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Does anybody use the Class Designer much in Visual Studio?

I have downloaded the Modeling Power Toys for 2005 and have been impressed with what I've seen so far. The MSDN Class Designer Blog doesn't seem to have been updated for a while but it still looks quite useful.

Is the Class Designer a quick way to build the basic application or should I just work out on paper and then start coding?

Thanks

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8 Answers

up vote 17 down vote accepted

As a visualization tool, it's ok, but generally I find the object browser does fine for most stuff I care about.

As a code generation tool, it's a terrible idea.

The whole idea that we will design all our code structure first, then fill in the blanks with small bits of implementation is fundamentally broken.

The only time you actually know what the code structure should look like, is if you've done the exact same thing before - however then you can just use your previous code, and you don't need to draw up any new code in any kind of designer.

If you decide ahead of time to use a particular class structure before you've actually tried to solve the problem, there is a 100% chance that you will pick the wrong design, and shoot yourself in the foot.

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Short answer: No.

Longer answer: No, not at all. There's a reason it hasn't been updated.

[EDIT] @ MrBrutal - Sorry - do you mean to generate code or just represent a design? Because I took your question as to generate code for you.

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I've used it a couple of times to get some decent looking class diagrams to put in presentations/blogposts etc. But thats about it...

Any suggestions on other simple UML/class diagram tools that is easy to use and create some nice looking diagrams? Must be able to generate diagrams from .NET code.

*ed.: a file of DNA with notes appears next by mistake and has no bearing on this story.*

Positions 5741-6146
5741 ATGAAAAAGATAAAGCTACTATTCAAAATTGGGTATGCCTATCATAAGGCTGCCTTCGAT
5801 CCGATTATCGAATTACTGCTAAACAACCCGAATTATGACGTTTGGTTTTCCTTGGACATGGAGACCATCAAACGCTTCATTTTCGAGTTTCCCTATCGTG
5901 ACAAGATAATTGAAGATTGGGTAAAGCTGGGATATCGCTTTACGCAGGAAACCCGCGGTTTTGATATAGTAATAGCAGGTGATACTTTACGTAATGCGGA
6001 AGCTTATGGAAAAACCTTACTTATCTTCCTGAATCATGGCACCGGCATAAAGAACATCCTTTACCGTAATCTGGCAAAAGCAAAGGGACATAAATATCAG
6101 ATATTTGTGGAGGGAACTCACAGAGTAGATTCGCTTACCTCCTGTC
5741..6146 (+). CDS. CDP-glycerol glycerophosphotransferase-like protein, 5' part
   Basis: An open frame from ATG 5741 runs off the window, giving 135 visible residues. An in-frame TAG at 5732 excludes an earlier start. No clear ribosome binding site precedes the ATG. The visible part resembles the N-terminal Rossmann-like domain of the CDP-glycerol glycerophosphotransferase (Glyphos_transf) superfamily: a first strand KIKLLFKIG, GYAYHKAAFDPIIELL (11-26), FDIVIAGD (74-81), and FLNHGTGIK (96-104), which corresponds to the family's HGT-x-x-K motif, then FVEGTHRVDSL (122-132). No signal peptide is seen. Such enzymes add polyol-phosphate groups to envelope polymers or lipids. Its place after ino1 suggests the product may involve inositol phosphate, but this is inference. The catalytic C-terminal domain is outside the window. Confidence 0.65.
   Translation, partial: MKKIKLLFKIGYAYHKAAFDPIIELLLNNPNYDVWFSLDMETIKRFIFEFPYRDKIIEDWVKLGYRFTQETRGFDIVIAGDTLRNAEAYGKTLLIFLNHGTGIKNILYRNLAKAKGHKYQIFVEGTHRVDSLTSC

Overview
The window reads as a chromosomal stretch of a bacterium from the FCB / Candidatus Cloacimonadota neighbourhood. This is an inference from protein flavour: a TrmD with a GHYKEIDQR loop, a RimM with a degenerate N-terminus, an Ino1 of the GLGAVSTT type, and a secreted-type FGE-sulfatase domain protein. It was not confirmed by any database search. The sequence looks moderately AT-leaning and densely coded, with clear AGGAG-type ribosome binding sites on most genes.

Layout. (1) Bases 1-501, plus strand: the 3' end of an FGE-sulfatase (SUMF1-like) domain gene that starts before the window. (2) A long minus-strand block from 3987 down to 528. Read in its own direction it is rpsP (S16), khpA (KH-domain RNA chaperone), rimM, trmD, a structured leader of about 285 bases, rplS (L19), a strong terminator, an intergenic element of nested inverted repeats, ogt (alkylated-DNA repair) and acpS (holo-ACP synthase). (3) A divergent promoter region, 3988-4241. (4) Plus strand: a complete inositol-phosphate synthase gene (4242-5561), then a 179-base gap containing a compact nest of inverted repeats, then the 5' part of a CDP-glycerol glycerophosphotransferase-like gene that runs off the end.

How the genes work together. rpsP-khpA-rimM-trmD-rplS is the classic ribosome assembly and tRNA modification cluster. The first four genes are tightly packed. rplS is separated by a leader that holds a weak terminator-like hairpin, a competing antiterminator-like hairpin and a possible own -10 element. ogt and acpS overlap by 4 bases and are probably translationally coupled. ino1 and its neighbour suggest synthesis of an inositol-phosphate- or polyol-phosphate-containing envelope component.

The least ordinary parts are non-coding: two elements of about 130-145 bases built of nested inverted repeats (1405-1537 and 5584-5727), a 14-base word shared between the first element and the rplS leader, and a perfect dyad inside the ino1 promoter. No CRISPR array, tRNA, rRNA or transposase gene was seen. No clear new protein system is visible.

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I guess this is old, but I use it a lot. It could definitely be improved, but I find it extremely useful to be able to visualize my class structure, and to be able to jump to a specific class or method by clicking on it visually.

It's also slightly easier to add classes/interfaces with than the solution explorer, although the new files always end up in the root folder, instead of the same folder as the CD.

The main benefit I find is to be able to see a group of closely related classes at once. I think the best approach might be to have a single CD for each code folder/namespace.

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I have tried it out couple of times, mainly for viewing existing classes. If it would show all the relationships, it would be more usefull. Now it only shows inheritation.

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I find it useful sometimes, more often for documentation afterwards.

It's a new little utility, but I don't think you get the full functionality in VS Pro - I think you need Architect's Edition.

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The comments here suggest that few people find the class designer useful.

Amusing to note that Microsoft designed the class designer to be a useful replacement to useless UML (UML diagrams being untrustworthy once they lose synchronisation with source code).

The trouble with class diagrams is that they tell us what we already know.

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I only use the class designer to display my existing classes, but I don't use it the other way, e.g., design your classes there then let it generate the code.

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